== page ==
IndyCar Vs. F1: Differences Between the Two Racing Sports

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Formula 1 car. Image by Guy via Pixabay

A first glance at the cars or the track there doesn’t seem to be a considerable difference between both sports, but quite a few things set the two apart, including the rules of each sport, the track, the cars, locations, etc. Both are open-wheel racing sports. Formula 1 is British whereas IndyCar is American. Let’s explore the things that set IndyCar and F1 racing apart!


Track/Circuits
  • Formula 1 primarily races in road and race circuits and a few street circuits during the season.
  • IndyCar races in road and street circuits, as well as oval tracks.

Location
  • F1 races in nearly all continents, excluding Africa and Antarctica.
  • IndyCar races all across America including occasional races in Canada and Brazil.

Car Body & Engine

  • F1 teams must build everything for their cars with the exception of the engine and transmission, which allows teams to customize the cars, making them unique, and, in some cases, better.
  • IndyCar teams are provided with an engine (either Honda or Chevrolet) and a Dallara chassis.
  • F1 cars are built for acceleration and taking curves and turns at high speeds.
  • IndyCar is known for its constant speeds–ideal for oval tracks–and its ability to brake harder and sooner than F1 cars.
  • F1 uses a 1.6-liter V6 turbocharged hybrid engine that allows the cars to go from 0 to 200 MPH in 4 seconds.
  • IndyCar uses a 2.2-liter V6 Biturbo engine with higher horsepower, which enables the cars to reach higher top speeds than F1 but keeps them from accelerating quickly.
  • When overtaking an opponent, F1 drivers use the Drag Reduction System (DRS) which allows the cars to reduce aerodynamic drag by opening up a space in the rear wing. This system must be used sparingly and only when the opponent is 1 second ahead of the overtaking vehicle.
  • IndyCar has a different form of overtaking. Drivers can press the “push-to-pass” button which acts as a super boost. Drivers are also permitted to use the overtaking system when defending their position.

Race Strategy & Rules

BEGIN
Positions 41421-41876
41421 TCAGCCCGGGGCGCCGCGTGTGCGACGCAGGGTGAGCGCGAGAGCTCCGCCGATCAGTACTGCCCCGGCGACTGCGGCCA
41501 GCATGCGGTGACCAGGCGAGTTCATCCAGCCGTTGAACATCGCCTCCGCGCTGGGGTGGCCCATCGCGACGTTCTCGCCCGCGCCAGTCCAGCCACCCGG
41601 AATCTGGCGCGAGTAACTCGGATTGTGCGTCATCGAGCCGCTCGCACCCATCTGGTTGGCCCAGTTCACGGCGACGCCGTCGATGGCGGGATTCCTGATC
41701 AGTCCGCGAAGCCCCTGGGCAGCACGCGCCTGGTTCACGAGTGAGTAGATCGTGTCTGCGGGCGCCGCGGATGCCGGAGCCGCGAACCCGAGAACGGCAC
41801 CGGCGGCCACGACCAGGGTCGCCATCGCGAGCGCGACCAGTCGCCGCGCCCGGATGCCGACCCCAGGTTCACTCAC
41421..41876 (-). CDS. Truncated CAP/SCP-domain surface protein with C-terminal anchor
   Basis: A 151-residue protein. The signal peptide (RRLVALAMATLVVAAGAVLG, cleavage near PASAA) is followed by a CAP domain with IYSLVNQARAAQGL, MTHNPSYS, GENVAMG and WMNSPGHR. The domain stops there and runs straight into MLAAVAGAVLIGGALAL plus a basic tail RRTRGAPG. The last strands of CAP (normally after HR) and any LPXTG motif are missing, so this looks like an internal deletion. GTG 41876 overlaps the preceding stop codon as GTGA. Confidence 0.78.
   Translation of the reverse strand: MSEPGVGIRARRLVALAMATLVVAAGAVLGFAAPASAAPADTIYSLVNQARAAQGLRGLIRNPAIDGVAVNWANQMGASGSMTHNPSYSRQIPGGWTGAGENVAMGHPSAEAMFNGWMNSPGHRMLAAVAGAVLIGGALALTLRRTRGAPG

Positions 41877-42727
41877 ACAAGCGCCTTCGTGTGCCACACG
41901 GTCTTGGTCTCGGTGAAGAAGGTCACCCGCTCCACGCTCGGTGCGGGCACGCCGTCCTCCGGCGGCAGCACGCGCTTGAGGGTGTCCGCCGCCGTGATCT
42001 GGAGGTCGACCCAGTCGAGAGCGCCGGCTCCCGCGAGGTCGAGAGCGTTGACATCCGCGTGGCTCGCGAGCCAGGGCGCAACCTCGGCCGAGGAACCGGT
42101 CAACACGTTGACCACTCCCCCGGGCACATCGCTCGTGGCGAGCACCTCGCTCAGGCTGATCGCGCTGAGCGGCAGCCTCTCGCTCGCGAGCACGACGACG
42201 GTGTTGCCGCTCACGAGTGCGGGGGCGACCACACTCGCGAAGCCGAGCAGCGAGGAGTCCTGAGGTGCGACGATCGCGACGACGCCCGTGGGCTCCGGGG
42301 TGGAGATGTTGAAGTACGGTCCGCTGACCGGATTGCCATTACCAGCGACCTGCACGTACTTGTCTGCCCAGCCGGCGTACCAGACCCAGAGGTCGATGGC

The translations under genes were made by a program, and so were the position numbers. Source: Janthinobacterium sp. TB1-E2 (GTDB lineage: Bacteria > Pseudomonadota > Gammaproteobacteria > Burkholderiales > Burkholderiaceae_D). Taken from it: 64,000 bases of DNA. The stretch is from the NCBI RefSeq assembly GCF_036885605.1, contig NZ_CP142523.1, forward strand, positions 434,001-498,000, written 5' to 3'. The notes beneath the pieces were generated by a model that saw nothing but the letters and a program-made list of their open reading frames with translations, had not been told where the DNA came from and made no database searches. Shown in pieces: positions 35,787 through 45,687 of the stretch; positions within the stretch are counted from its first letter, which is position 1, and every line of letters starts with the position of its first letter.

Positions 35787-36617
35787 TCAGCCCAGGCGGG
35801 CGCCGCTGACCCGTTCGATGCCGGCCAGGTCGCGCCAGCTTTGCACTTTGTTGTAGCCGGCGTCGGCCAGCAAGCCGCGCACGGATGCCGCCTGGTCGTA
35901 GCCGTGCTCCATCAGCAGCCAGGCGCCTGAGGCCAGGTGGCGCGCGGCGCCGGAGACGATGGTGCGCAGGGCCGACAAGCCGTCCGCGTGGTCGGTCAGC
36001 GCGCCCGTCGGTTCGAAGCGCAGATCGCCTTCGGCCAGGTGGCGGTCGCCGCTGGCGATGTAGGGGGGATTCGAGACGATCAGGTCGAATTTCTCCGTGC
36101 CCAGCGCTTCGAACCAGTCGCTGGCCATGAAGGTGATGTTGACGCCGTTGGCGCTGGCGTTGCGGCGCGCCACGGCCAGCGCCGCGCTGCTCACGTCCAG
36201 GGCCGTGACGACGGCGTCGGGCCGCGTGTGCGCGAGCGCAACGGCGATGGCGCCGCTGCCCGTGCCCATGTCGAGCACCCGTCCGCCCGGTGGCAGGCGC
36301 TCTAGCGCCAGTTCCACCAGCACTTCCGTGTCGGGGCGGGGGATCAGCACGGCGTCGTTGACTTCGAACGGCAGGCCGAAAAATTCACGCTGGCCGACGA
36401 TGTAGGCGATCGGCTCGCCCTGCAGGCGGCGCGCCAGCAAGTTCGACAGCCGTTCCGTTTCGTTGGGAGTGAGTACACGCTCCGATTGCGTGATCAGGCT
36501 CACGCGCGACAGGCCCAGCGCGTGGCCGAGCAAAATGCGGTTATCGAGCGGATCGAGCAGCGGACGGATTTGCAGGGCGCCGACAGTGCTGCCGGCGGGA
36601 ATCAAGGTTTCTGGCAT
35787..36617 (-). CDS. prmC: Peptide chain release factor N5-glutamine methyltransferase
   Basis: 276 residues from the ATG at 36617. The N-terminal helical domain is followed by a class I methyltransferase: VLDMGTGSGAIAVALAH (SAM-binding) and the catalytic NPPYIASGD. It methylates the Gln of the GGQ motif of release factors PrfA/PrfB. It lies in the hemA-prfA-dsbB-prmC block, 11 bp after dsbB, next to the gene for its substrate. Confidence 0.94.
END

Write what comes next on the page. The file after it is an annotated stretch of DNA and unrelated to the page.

• During a race, F1 drivers can only change tires, so one tank of fuel should last the whole race.
  • IndyCar drivers are allowed to refuel and change tires during a race.

Teams
  • Each F1 team has two cars. There are ten teams for 2023: Alfa Romeo, AlphaTauri, Alpine, Aston Martin, Ferrari, Haas, McLaren, Mercedes, Red Bull, and Williams.
  • IndyCar has ten teams for 2023, but each team has anywhere between one and six cars.
  • Teams competing this coming year in IndyCar include AJ Foyt Racing, Andretti Autosport, Arrow McLaren SP, Dale Coyne Racing, Chip Ganassi Racing, Ed Carpenter Racing, Juncos Hollinger Racing, Meyer Shank Racing, Penske, and Rahal Letterman Lanigan Racing.

Fuel

F1 uses E10; a mixture of 90% gasoline and 10% ethanol, while IndyCar uses a variation of E85 which is 85% ethanol and 15% high-octane gasoline.

History
  • The version of F1 racing that we all know and love dates back to the 1950s, although people have been racing open-wheel cars in Europe since the early 1900s.
  • The first F1 race was held in Silverstone, England in 1950.
  • F1 racing wasn’t invented or founded by a specific person, but the FIA is considered to have started the sport.
  • The first series of IndyCar was founded in 1909 and continued until 1955. The American Automobile Association (AAA) oversaw the sport until 1955 when they removed all connections from the sport after two crashes occurred in motor racing during a span of 7 years.
  • After the AAA’s detachment, the United States Automobile Club became the new sanctioning body for IndyCar.

TV Coverage

In the US, F1 races will air live on EPSN, EPSN2, and ABC in 2023.
Sky Sports will continue to cover all live F1 races in the UK for 2023.
NBC covers IndyCar races in the US, although USA and Peacock will also be airing live races.

Popularity

Formula 1 far surpasses IndyCar in terms of popularity.



Works Cited​




Alikpala, Gidget, “What Teams and Drivers are Confirmed for 2023?” Diario AS,
https://en.as.com/racing/what-teams-and-drivers-are-confirmed-for-f1-2023-n/

“Characterizing Fuel by Chromatography,” Scientific Solutions,
http://www.scientificsolutions1.com/IndyCar Article_PIN_Jan_17.pdf

“Ethanol Blends,” U.S Department of Energy,
https://afdc.energy.gov/fuels/ethanol_blends.html#:~:text=E10,conventional, gasoline-powered vehicle.

“Formula 1 2023 Start Times Confirmed,” Sky Sports,
https://www.skysports.com/f1/news/1...night-race-for-inaugural-las-vegas-grand-prix